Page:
As Hurricane Maria heads north as a Cat 3 storm, much is being made of the fact that it is the strongest hurricane to hit Puerto Rico since 1928. The implication is that Maria must have been exceptionally strong.
But the reality is that Puerto Rico is little more than a speck in the vastness of the Atlantic Ocean. The odds of the eye of a major hurricane, often just 10 or 20 miles wide, making a direct hit on Puerto Rico are probably hundreds to one, given that there are thousands of miles of ocean through which hurricanes can commonly travel.
Where a particular hurricane goes is a matter of luck. Puerto Rico has been lucky to have gone nearly 90 years without a hurricane as powerful as Maria. But they were not as lucky back then, as two Cat 4 and 1 Cat 5 hurricanes hit the island in the space of 33 years, as Weather Underground relate:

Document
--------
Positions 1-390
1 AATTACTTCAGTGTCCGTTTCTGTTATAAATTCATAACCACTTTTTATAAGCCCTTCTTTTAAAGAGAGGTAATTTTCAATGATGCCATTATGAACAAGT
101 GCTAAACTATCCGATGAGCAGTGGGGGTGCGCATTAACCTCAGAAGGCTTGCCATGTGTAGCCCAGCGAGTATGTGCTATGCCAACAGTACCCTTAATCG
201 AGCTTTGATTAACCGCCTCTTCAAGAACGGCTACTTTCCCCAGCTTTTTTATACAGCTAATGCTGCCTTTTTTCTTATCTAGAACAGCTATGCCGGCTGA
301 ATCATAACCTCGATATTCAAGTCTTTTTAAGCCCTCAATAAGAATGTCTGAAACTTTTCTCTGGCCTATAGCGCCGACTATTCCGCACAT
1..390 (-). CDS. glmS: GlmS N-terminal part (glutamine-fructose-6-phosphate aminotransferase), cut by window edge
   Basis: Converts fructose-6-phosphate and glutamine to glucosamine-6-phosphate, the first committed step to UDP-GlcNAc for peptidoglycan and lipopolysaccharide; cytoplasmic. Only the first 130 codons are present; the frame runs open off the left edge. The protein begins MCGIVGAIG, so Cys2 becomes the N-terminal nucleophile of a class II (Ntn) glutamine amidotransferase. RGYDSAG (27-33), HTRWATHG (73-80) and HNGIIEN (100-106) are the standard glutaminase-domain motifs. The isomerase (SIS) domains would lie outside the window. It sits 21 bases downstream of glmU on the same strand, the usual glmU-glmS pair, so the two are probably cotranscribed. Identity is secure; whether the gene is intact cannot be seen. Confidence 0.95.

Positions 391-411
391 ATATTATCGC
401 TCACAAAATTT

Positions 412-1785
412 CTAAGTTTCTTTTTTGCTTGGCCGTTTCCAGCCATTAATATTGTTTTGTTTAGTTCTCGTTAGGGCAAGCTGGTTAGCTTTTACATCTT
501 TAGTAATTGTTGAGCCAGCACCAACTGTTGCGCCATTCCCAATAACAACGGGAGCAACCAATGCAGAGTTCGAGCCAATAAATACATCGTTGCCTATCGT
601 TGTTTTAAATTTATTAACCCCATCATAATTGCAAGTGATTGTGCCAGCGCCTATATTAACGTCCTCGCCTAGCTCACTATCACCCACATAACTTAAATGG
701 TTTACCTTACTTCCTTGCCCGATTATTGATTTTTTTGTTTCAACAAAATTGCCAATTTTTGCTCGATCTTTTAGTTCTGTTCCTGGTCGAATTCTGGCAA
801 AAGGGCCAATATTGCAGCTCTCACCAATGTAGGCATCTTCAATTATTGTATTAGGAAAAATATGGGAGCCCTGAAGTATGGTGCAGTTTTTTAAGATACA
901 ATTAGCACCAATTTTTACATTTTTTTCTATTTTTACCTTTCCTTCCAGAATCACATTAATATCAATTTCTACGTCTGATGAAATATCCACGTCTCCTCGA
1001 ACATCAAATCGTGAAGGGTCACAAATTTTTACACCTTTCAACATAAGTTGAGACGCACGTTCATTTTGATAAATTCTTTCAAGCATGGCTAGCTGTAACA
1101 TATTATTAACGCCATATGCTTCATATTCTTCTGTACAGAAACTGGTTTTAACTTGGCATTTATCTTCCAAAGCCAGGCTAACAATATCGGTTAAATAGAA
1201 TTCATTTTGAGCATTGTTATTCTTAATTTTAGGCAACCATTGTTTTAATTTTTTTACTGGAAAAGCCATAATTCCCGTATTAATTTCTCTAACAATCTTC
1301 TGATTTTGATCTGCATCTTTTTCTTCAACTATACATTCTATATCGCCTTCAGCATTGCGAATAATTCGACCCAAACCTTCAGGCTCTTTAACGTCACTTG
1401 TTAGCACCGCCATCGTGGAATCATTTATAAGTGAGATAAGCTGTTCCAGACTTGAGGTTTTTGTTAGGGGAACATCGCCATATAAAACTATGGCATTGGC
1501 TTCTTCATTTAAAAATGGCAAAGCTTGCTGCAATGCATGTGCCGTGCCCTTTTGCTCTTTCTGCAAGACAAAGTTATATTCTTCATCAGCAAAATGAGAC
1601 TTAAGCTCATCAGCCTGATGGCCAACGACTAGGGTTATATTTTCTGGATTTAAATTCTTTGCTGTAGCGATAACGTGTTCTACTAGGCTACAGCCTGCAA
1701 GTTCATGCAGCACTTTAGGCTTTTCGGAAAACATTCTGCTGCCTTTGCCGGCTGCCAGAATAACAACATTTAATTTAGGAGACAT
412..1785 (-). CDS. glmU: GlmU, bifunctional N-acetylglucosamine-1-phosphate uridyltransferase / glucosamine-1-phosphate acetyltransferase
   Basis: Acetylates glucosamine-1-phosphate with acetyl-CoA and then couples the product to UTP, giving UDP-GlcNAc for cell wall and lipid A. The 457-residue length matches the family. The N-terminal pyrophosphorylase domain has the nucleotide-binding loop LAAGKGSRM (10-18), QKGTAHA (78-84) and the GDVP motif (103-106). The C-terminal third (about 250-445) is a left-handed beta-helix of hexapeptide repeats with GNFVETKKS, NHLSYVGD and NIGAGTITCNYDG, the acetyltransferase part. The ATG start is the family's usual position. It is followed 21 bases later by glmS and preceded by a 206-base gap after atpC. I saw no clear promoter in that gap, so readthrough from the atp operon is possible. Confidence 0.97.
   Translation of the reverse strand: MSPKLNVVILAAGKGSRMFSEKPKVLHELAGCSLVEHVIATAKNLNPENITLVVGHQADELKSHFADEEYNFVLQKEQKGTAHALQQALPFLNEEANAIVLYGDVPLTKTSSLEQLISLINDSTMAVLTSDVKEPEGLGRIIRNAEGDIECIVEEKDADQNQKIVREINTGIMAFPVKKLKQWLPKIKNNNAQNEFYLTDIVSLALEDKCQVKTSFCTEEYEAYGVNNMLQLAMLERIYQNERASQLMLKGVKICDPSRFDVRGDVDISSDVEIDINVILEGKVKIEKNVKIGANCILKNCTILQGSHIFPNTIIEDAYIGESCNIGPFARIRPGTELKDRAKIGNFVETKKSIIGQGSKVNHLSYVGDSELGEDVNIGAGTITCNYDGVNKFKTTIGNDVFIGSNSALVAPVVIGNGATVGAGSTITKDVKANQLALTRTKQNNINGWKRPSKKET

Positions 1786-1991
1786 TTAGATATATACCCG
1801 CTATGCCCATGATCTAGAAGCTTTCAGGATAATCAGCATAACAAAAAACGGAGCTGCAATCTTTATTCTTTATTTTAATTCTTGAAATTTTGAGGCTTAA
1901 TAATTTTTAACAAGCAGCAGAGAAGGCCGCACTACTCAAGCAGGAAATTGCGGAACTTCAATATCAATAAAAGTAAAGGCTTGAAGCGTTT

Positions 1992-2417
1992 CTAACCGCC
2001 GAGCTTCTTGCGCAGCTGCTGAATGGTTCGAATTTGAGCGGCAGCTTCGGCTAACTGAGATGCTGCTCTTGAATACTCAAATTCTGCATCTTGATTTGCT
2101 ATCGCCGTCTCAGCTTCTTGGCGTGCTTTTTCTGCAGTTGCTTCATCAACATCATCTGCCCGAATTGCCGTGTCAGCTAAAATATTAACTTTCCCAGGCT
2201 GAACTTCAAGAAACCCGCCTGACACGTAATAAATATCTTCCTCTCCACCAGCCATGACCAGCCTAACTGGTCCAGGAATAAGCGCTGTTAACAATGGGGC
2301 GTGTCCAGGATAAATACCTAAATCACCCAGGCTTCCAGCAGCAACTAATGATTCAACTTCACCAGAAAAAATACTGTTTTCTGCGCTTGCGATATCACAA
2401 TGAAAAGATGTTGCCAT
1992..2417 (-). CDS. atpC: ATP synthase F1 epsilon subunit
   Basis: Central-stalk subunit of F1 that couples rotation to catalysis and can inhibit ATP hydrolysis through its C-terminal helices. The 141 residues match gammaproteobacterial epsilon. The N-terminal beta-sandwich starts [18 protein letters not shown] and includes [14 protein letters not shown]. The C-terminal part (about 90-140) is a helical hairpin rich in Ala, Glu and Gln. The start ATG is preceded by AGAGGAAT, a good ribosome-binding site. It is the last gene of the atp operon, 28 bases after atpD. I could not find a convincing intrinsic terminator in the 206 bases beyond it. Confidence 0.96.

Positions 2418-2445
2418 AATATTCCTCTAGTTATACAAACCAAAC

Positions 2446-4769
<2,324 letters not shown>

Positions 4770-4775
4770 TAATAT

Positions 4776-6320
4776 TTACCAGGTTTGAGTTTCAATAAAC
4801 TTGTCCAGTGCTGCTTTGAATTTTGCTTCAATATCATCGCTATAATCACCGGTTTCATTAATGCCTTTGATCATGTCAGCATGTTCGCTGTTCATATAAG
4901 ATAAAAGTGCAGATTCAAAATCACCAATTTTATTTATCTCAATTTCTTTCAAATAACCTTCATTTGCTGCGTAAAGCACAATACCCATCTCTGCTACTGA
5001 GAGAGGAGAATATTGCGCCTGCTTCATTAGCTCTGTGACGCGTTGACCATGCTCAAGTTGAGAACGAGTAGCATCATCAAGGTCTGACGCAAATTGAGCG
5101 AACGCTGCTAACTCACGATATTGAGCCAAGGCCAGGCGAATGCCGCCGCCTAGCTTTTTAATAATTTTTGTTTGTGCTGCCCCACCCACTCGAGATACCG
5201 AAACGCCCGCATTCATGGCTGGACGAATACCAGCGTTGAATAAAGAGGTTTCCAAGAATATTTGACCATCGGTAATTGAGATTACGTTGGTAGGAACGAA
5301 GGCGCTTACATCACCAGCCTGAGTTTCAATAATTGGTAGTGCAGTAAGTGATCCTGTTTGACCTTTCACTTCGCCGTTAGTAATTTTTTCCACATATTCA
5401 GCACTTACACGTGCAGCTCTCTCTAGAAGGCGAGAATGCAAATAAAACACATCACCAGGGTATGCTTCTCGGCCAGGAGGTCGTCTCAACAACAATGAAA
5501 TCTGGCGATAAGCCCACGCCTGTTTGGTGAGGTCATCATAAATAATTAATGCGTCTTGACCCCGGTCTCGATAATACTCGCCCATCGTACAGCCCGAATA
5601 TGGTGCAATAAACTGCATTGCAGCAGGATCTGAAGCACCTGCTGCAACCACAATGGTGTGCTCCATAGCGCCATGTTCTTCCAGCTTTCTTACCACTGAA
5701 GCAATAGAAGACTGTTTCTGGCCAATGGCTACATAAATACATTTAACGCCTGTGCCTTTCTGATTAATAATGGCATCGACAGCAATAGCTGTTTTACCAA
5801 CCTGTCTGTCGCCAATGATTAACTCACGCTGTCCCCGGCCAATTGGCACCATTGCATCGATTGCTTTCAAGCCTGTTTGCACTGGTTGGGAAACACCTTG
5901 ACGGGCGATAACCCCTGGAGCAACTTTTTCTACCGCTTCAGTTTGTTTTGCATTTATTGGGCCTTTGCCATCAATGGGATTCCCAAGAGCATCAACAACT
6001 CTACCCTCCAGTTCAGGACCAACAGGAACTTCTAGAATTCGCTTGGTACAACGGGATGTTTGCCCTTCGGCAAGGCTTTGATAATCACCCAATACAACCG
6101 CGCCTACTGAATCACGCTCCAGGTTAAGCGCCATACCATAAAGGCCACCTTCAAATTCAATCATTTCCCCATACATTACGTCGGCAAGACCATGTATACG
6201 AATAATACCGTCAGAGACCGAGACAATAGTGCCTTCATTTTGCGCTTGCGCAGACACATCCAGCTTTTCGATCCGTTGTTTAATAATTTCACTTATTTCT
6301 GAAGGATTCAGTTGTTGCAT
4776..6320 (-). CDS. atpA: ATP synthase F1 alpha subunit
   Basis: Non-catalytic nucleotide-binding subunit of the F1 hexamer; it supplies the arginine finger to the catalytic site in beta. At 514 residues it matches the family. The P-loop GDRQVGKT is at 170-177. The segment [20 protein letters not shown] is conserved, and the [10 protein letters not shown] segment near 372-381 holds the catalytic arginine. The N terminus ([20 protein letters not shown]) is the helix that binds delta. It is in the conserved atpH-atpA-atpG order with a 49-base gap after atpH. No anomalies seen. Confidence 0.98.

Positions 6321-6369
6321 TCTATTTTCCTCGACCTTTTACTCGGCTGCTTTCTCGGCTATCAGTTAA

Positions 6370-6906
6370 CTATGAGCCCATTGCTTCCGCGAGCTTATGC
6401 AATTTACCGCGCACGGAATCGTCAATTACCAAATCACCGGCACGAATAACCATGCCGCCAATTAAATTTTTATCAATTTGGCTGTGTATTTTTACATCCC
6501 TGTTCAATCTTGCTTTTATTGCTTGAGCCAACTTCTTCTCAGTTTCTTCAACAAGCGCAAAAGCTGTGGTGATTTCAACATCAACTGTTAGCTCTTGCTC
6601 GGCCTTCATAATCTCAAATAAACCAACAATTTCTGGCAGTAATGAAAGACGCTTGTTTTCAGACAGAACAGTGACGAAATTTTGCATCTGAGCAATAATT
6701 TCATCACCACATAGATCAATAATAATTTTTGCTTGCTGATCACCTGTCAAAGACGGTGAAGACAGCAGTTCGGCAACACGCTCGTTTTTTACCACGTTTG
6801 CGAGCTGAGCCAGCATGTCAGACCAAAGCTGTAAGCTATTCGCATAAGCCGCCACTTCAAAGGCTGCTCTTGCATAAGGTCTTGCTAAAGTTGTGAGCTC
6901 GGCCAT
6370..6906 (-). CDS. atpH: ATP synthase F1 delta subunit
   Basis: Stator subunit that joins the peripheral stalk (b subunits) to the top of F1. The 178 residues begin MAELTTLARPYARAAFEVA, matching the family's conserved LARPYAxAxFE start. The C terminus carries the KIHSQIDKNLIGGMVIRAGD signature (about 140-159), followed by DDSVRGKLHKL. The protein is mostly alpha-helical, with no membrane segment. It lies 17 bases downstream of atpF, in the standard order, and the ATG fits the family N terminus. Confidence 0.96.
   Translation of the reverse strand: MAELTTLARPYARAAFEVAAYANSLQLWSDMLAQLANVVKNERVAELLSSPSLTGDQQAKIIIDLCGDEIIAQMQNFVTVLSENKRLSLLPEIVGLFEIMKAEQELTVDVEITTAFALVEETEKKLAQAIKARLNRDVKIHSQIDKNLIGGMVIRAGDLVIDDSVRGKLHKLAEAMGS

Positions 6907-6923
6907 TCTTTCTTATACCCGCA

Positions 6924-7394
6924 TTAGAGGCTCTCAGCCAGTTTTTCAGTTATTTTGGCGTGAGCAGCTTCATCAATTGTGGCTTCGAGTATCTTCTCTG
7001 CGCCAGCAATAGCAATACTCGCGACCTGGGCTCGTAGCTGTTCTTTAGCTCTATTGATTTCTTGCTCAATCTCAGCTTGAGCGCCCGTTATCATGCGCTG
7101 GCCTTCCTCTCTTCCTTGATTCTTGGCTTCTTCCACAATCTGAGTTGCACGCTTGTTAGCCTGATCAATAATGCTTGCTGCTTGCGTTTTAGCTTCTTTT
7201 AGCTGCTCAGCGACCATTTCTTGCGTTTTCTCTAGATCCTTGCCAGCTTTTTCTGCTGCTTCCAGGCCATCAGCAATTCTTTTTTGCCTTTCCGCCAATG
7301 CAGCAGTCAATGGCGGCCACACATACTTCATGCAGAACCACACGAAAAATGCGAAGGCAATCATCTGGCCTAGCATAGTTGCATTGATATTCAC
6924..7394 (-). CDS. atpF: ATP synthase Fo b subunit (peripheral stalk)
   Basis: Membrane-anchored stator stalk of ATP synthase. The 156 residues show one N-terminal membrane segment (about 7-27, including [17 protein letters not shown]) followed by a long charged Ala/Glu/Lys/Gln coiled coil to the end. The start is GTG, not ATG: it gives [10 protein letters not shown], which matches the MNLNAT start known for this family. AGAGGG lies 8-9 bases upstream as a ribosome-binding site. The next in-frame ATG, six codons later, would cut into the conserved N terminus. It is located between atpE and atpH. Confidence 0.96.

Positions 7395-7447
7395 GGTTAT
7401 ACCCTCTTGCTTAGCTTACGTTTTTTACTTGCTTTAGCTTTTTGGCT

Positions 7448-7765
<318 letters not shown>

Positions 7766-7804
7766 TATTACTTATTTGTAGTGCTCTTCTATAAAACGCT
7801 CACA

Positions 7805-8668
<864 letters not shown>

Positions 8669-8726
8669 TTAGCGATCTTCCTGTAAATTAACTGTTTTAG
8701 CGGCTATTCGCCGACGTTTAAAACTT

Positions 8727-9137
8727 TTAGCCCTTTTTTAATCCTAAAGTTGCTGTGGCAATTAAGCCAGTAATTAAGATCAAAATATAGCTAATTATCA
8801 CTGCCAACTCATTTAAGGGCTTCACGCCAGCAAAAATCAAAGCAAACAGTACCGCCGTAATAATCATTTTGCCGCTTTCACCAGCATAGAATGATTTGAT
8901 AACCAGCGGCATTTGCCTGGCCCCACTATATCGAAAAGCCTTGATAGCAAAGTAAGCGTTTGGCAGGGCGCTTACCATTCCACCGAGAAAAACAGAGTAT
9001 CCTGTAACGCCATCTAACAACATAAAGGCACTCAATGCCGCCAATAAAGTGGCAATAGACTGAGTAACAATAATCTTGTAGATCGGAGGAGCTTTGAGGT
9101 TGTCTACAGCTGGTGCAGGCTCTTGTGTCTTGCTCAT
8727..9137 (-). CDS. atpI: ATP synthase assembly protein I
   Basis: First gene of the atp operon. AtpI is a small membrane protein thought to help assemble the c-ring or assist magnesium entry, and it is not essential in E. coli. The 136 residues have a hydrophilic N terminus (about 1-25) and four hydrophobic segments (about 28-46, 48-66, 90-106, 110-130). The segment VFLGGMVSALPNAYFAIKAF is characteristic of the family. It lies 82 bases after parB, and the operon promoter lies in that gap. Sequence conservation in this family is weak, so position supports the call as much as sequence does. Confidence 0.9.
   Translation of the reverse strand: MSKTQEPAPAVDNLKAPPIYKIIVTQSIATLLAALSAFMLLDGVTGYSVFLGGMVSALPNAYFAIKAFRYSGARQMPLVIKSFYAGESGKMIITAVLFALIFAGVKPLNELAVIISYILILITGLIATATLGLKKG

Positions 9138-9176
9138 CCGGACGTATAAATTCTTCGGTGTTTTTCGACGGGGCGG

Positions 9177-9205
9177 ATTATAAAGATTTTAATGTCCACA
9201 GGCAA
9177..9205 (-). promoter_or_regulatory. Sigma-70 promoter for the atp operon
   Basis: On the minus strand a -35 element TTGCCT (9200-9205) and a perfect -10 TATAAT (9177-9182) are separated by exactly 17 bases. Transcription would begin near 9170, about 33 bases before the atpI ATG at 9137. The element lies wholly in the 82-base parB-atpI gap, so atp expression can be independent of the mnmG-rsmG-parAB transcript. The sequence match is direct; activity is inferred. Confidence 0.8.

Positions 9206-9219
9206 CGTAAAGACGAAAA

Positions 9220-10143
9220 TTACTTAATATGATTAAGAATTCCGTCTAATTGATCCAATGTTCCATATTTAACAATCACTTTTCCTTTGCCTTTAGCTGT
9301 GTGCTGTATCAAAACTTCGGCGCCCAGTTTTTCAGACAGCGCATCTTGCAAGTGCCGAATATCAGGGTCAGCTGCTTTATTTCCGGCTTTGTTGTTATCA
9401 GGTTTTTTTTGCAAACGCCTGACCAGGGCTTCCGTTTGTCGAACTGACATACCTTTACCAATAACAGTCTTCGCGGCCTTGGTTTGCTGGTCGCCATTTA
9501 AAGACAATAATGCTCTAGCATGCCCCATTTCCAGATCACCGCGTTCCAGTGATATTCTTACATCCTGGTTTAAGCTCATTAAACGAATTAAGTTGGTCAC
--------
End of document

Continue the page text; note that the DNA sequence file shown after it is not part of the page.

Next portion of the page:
Maria was the second strongest hurricane ever recorded to hit Puerto Rico, behind only the 1928 San Felipe Segundo hurricane, which killed 328 people on the island and caused catastrophic damage. Puerto Rico’s main island has also been hit by two other Category 4 hurricanes, the 1932 San Ciprian Hurricane, and the 1899 San Ciriaco Hurricane.
The San Felipe Segundo hurricane, also known as the Lake Okeechobee hurricane, was one of the deadliest in history. It hit Puerto Rico as a Cat 5, and left 500,000 homeless.
It then continued on to Florida, leaving thousands dead.
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